The amoebae (and many other protists) have traditionally been considered as asexual organisms but suspicion has been growing that these organisms are cryptically sexual or are at least related to sexual lineages. This contention is mainly based on genome studies in which the presence of “meiotic genes” has been discovered. Using RNA-seq (next generation shotgun sequencing, identifying and quantifying the RNA species in a sample), we have found that the entire repertoire of meiotic genes is expressed in exponentially growing Acanthamoeba and we argue that these so called meiotic genes are involved in the related process of homologous recombination in this amoeba. We contend that they are only involved in meiosis in other organisms that indulge in sexual reproduction and that homologous recombination is important in asexual protists as a guard against the accumulation of mutations. We also suggest that asexual reproduction is the ancestral state.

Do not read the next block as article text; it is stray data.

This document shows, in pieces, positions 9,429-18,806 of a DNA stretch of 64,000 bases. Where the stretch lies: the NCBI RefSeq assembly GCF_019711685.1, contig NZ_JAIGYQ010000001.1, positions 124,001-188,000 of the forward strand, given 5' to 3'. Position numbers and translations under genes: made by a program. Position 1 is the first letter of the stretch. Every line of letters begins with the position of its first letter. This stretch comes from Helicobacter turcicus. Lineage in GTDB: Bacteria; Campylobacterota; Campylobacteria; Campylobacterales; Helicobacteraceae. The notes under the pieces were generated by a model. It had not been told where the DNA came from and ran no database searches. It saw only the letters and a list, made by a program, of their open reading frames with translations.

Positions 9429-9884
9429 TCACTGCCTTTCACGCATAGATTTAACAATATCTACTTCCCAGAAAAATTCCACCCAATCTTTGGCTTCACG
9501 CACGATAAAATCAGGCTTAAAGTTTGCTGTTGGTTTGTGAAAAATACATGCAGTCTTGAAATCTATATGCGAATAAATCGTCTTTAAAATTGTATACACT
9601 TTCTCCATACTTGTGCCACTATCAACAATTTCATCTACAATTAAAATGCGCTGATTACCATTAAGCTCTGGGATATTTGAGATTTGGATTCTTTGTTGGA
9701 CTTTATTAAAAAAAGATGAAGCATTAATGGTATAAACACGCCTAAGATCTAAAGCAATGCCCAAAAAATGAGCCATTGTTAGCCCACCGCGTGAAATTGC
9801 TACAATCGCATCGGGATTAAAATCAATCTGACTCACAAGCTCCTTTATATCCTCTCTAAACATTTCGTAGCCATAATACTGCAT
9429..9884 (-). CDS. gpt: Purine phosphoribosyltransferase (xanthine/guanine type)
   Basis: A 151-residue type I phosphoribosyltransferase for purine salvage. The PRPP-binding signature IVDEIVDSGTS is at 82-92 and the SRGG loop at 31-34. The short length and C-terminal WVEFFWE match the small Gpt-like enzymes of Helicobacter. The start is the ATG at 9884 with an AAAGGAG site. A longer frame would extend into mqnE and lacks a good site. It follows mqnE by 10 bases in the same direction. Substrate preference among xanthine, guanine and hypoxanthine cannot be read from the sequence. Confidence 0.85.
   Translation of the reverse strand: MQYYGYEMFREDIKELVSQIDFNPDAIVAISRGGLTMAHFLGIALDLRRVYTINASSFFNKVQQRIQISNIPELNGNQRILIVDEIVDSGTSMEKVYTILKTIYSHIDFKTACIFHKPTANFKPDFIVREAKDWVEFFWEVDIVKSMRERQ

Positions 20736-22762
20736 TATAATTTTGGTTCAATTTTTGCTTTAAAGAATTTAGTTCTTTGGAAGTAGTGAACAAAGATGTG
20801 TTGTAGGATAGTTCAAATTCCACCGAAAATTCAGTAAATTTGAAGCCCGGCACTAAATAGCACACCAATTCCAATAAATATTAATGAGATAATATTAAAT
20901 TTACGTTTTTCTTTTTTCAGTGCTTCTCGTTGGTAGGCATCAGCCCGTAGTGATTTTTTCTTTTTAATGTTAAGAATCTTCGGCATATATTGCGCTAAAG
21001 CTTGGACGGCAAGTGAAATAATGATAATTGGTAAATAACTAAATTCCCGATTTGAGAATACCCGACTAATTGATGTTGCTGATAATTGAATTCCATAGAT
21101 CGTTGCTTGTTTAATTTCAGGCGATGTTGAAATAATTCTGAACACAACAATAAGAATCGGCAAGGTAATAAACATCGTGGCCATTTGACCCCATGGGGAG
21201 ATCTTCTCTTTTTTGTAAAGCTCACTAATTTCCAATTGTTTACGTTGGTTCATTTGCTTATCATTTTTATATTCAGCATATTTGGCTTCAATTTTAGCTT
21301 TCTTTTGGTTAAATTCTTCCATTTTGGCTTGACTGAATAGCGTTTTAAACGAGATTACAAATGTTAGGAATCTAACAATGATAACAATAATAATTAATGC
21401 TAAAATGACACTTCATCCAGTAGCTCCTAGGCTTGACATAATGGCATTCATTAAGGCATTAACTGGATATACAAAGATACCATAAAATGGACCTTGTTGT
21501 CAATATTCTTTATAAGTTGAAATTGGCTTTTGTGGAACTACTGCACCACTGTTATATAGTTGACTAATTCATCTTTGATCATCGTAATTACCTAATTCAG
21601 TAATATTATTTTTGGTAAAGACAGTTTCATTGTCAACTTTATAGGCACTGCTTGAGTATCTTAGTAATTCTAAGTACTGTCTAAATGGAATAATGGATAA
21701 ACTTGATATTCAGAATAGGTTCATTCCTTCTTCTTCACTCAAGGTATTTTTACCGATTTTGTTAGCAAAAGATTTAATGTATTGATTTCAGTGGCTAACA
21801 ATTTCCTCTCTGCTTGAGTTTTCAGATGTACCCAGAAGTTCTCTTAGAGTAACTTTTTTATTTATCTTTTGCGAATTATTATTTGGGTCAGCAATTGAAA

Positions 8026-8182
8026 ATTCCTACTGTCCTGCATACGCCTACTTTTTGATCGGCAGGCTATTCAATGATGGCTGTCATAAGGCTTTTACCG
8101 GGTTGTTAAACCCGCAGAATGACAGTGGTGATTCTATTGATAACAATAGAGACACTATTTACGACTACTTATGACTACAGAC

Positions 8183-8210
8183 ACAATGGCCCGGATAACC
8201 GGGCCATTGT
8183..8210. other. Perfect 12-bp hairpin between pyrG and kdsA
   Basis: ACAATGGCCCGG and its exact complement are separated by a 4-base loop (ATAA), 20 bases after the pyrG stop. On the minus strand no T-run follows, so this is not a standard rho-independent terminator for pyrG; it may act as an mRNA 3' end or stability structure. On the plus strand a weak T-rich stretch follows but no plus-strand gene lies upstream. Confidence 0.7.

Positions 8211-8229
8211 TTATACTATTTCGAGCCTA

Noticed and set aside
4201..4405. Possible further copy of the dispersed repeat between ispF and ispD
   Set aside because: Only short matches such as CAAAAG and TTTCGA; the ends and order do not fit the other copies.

Maciver, Sutherland; Koutsogiannis, Zisis; de Obeso Fernández del Valle, Alvaro (2019), Data from: “Meiotic genes” are constitutively expressed in an asexual amoeba and are not necessarily involved in sexual reproduction, Dryad, Dataset, https://doi.org/10.5061/dryad.8nb5f70
|Date made available
|12 Feb 2019